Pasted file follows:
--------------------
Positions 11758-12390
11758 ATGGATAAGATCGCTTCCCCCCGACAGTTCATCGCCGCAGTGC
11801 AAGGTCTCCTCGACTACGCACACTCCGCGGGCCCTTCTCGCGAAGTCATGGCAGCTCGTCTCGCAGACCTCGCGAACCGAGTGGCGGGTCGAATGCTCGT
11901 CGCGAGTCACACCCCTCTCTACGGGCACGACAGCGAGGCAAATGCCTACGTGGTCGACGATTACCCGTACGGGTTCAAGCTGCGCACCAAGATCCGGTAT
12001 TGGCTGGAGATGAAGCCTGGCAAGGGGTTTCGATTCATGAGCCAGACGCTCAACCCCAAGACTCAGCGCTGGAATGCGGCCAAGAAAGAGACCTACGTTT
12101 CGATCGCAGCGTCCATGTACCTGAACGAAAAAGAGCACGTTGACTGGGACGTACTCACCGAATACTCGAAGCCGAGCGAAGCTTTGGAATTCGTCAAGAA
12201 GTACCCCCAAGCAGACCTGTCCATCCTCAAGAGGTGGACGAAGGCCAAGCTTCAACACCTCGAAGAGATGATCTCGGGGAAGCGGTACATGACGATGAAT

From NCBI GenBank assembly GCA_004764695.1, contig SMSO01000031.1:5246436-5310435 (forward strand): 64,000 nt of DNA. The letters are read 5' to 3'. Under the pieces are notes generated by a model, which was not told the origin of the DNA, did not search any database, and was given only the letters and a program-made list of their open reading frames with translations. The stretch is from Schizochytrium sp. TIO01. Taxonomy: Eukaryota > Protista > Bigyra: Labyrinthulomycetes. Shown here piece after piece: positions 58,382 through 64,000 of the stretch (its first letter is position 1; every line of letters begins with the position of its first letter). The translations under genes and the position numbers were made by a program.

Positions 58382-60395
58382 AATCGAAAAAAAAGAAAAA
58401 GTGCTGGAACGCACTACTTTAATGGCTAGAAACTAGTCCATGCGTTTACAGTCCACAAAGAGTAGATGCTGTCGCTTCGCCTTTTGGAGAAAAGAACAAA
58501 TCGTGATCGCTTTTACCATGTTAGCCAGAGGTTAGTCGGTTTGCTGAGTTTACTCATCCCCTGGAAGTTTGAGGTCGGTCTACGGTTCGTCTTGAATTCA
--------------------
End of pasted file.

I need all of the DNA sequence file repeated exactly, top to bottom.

Positions 11758-12390
11758 ATGGATAAGATCGCTTCCCCCCGACAGTTCATCGCCGCAGTGC
11801 AAGGTCTCCTCGACTACGCACACTCCGCGGGCCCTTCTCGCGAAGTCATGGCAGCTCGTCTCGCAGACCTCGCGAACCGAGTGGCGGGTCGAATGCTCGT
11901 CGCGAGTCACACCCCTCTCTACGGGCACGACAGCGAGGCAAATGCCTACGTGGTCGACGATTACCCGTACGGGTTCAAGCTGCGCACCAAGATCCGGTAT
12001 TGGCTGGAGATGAAGCCTGGCAAGGGGTTTCGATTCATGAGCCAGACGCTCAACCCCAAGACTCAGCGCTGGAATGCGGCCAAGAAAGAGACCTACGTTT
12101 CGATCGCAGCGTCCATGTACCTGAACGAAAAAGAGCACGTTGACTGGGACGTACTCACCGAATACTCGAAGCCGAGCGAAGCTTTGGAATTCGTCAAGAA
12201 GTACCCCCAAGCAGACCTGTCCATCCTCAAGAGGTGGACGAAGGCCAAGCTTCAACACCTCGAAGAGATGATCTCGGGGAAGCGGTACATGACGATGAAT

From NCBI GenBank assembly GCA_004764695.1, contig SMSO01000031.1:5246436-5310435 (forward strand): 64,000 nt of DNA. The letters are read 5' to 3'. Under the pieces are notes generated by a model, which was not told the origin of the DNA, did not search any database, and was given only the letters and a program-made list of their open reading frames with translations. The stretch is from Schizochytrium sp. TIO01. Taxonomy: Eukaryota > Protista > Bigyra: Labyrinthulomycetes. Shown here piece after piece: positions 58,382 through 64,000 of the stretch (its first letter is position 1; every line of letters begins with the position of its first letter). The translations under genes and the position numbers were made by a program.

Positions 58382-60395
58382 AATCGAAAAAAAAGAAAAA
58401 GTGCTGGAACGCACTACTTTAATGGCTAGAAACTAGTCCATGCGTTTACAGTCCACAAAGAGTAGATGCTGTCGCTTCGCCTTTTGGAGAAAAGAACAAA
58501 TCGTGATCGCTTTTACCATGTTAGCCAGAGGTTAGTCGGTTTGCTGAGTTTACTCATCCCCTGGAAGTTTGAGGTCGGTCTACGGTTCGTCTTGAATTCA